More than 5 million Americans are living with dementia, according to the Alzheimer's Association. That number continues to grow. Drexel University College of Nursing and Health Professions is one of 30 top research institutions benefiting from a $53.4 million National Institute on Aging grant to Brown University and Harvard University to improve health care and quality of life for people living with Alzheimer's disease and related dementias, and their caregivers.
Laura N. Gitlin, PhD, distinguished university professor and dean of the College of Nursing and Health Professions, will co-lead one of eight core groups in the massive research collaborative.
The initiative, called Imbedded Pragmatic Alzheimer's Disease or Alzheimer's-Related Dementia (AD/ADRD) Clinical Trials (IMPACT) Collaboratory, will support 40 pilot projects aimed at improving care delivery, quality and outcomes for persons with dementias. The College of Nursing and Health Professions will receive $1.5 million of the grant award.
Projects will benefit from guidance from the collaboratory's community of experts, who will assist with ethical concerns (such as how to secure informed consent from people living with dementia); technical support and generation of data on participant populations; statistics and project design; advice on how to measure patient- and caregiver-reported outcomes; dissemination of results and efforts to maximize the likelihood of implementation; partnering with health care systems interested in conducting trials; project administration; training for junior researchers; inclusion of and applicability to people of all backgrounds and cultures; and best practices to engage people interested in this work, including people living with dementia and their caregivers, health care systems and researchers.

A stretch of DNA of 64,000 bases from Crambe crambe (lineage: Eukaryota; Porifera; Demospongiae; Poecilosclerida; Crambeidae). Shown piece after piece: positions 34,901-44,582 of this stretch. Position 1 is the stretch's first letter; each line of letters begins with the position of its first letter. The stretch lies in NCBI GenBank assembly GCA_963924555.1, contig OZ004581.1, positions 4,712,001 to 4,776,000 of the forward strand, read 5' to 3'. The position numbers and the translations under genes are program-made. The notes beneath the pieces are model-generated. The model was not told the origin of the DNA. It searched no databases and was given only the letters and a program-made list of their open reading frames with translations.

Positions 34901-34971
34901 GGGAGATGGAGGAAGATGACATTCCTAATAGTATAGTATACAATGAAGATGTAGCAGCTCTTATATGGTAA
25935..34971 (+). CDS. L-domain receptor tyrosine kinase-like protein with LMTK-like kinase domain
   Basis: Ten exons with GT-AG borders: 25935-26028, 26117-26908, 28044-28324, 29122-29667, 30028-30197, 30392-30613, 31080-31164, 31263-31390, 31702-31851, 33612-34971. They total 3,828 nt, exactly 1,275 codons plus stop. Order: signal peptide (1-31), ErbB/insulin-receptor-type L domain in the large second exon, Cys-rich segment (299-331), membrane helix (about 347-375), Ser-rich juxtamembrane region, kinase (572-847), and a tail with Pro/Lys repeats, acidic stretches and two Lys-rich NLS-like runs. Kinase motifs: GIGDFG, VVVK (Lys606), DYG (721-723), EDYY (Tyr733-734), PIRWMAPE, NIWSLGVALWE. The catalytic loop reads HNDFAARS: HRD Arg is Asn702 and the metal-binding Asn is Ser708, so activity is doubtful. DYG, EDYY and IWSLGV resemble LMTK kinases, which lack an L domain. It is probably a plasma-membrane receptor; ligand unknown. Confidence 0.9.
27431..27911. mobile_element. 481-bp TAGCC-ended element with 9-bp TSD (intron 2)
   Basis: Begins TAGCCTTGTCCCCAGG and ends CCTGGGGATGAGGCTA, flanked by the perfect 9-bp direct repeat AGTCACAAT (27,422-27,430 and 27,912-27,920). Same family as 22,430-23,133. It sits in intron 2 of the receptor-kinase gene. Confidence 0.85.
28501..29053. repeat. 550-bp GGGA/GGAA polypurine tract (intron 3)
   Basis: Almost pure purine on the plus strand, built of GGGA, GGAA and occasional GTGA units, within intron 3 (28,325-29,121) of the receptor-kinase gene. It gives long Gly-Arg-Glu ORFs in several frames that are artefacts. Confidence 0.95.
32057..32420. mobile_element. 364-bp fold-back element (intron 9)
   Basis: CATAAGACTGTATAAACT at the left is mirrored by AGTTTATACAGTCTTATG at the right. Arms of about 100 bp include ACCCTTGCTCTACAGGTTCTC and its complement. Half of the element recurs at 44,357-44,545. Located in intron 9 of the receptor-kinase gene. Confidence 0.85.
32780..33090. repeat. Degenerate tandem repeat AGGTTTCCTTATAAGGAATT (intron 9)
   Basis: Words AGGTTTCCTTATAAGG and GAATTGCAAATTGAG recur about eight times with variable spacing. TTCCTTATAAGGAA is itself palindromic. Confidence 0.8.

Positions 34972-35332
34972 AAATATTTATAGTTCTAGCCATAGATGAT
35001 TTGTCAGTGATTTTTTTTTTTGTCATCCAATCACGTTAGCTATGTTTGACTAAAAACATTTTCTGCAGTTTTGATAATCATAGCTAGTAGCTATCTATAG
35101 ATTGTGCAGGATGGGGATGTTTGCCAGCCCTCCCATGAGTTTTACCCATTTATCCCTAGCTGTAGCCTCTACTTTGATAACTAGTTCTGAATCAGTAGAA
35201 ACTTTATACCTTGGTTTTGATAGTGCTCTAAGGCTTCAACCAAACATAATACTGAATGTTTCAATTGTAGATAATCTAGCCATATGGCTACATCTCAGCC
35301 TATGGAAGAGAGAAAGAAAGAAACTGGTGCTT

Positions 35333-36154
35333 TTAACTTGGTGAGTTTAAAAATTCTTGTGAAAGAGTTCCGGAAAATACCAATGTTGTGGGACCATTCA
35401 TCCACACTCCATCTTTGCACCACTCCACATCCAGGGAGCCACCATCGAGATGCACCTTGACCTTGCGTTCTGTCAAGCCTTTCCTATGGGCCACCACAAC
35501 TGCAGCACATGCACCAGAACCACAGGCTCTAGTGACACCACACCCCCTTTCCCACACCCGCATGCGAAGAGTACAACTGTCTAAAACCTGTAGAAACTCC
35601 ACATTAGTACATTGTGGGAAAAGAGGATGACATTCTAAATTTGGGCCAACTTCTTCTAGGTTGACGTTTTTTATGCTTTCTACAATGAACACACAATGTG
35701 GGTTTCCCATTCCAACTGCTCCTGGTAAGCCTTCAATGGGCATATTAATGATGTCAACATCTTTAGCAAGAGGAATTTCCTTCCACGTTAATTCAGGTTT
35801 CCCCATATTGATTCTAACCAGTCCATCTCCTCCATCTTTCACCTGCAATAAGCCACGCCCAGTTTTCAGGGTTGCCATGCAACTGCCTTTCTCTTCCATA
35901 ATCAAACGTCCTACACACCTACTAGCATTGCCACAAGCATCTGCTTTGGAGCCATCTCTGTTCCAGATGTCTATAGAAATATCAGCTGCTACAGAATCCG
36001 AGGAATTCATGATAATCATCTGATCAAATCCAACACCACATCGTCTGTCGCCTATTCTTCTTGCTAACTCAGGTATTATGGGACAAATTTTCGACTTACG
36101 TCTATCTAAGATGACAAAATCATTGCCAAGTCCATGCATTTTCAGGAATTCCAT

The dissemination and implementation core, which Gitlin co-leads with Joseph Gaugler, PhD, from the University of Minnesota, will benefit from her extensive expertise in translating evidence-based interventions for delivery in health care and community-based systems of care and end users.
"This project will dramatically shift the paradigm of care for people living with Alzheimer's and related dementias and their care partners," said Gitlin. "I am honored to help researchers nationally focus on imbedding interventions in health systems and facilitate broad-scale implementation of non-pharmacological care programs that improve the quality of life for both persons living with dementia and their caregivers."
For more information about the IMPACT Collaboratory, visit Brown University's website.